...I could not wait to read the scholarly edition* of Henry James' The Ambassadors that I've just bought - so i walked to the nearest park where i might find a vacant seat at which to begin reading it - or rather sample pages of the novel itself and of the included writings about it by Henry James and others...
There is even an essay** (of more than 6000 words) about the first paragraph seen (in its grammatical structure) as a demonstration of the tone of the whole novel - and also the author's 20,000 word description*** of the book before it was written (which a magazine editor rejected). Yet to Henry James it was
'frankly, quite the best, "all round," of my productions'.
But what a pleasure to be able to find a book of his that is not already on my shelves - a book about Paris (the city in which he at first intended to live) and what a pleasure to be sitting reading it here in London, surrounded by the never ceasing traffic while sitting next to a cluster of foaming fountains...
Two young men pass with jackets open and hands in pockets... Tourists walk past the fountains... A taxi hoots at something on the encircling road, i look up and see the floodlit tower of the library of London University rising above rooftops ... i could continue forever writing in this or any part of the live centre of this or any city - it fascinates me as much as does the forest for it is surely just as alive, not organically but in its technical and its cultural profusions...
The fountains have collapsed into small blossoms of water - i wonder if the change is part of a fixed program or if the fountains grow taller when someone comes close?... I notice now that each spout is lit from within - with that technical daring to mix water and electricity that is now so easily possible with synthetic materials and composites but in the early days was a thing to avoid, always. As in bathrooms
Yes there's a pleasure to be had, in the conjunction of book and of city, that i am lucky to enjoy, here and now and quite often, in these pages and these bookshops and these streets and these parks and this London!
* Henry James: The Ambassadors, an authoritative text, the author on the novel, criticism, Edited by S P Rosenbaum, W W Norton and Company, New York, London, 1994, second edition.
** by Ian Watt, 'The first paragraph of The Ambassadors', in the same book.
*** Henry James, 'Project of novel by Henry James', in the same book. This description was rejected by H M Alden, the editor of Harper's New Monthly Magazine, but nevertheless it was published by Harper's, in their other magazine The North American Review, and as a book, both in 1903.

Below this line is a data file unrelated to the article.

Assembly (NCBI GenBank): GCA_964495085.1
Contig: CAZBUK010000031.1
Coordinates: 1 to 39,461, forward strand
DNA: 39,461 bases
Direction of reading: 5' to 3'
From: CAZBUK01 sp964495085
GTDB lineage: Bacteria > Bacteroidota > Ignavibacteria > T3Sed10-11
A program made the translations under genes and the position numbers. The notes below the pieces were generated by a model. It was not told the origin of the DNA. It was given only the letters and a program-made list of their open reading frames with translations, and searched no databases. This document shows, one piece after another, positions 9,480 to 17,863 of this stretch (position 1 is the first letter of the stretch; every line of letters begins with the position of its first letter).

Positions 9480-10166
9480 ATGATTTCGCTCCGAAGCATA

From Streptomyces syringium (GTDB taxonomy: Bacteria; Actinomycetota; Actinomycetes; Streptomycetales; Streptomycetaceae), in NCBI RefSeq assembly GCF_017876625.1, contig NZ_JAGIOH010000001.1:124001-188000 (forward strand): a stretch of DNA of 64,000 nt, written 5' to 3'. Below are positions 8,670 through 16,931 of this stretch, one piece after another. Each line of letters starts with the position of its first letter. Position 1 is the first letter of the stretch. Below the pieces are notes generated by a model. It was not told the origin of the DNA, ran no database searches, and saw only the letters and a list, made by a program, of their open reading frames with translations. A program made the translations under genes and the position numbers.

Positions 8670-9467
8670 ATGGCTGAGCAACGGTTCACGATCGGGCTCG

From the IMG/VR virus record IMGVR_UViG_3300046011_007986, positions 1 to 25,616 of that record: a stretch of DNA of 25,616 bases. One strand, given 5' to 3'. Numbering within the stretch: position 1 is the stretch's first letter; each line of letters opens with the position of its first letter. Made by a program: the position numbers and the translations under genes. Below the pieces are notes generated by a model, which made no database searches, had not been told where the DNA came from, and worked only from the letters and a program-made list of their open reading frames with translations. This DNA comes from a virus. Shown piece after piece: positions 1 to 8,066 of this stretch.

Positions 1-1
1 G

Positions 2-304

This essay on James is a dull grind of an affair, a Baedecker to a continent.
...but to me it is not dull - the essay reveals vast awareness and vast themes (that extend beyond the narrowness of most fiction) - it describes some of the 'everything' of which Henry James was aware...
'Henry James' in Literary Essays of Ezra Pound, edited by T S Eliot, New Directions, New York 1968, pages 295-338.
...and i now feel i must mention also Gertrude Stein's equally long essay of informed and inventive praise, yes more than that... and her perception of Henry James as a rare one who, confronted by the choice between God and Mammon, could successfully choose both!
'Henry James' in Gertrude Stein, look at me now and here I am, writings and lectures 1911-1945, Peter Owen, London, 1967, and recently reissued as a paperback by Peter Owen (2005?), pages 274-312.
And now i'm reminded of something i'd begun to forget: that my reading of Henry James's The Portrait of a Lady in 1980-1, led me to attempt the electric book in which he and his character Isabel, and his brother William, appear. Yes i'm most certainly caught up in the cobwebs of James worship - though i still find it difficult to take in the complexity of his writing and i am still (as with Marcel Proust's writing) somewhat put off by a snobbishness of theme and an identification with hierarchy and wealth... but what Ezra Pound and Gertrude Stein wrote about him dispells that. So he must be on the side of both angels and demons - and thus beyond the superstitions of left and of right and of most of us.
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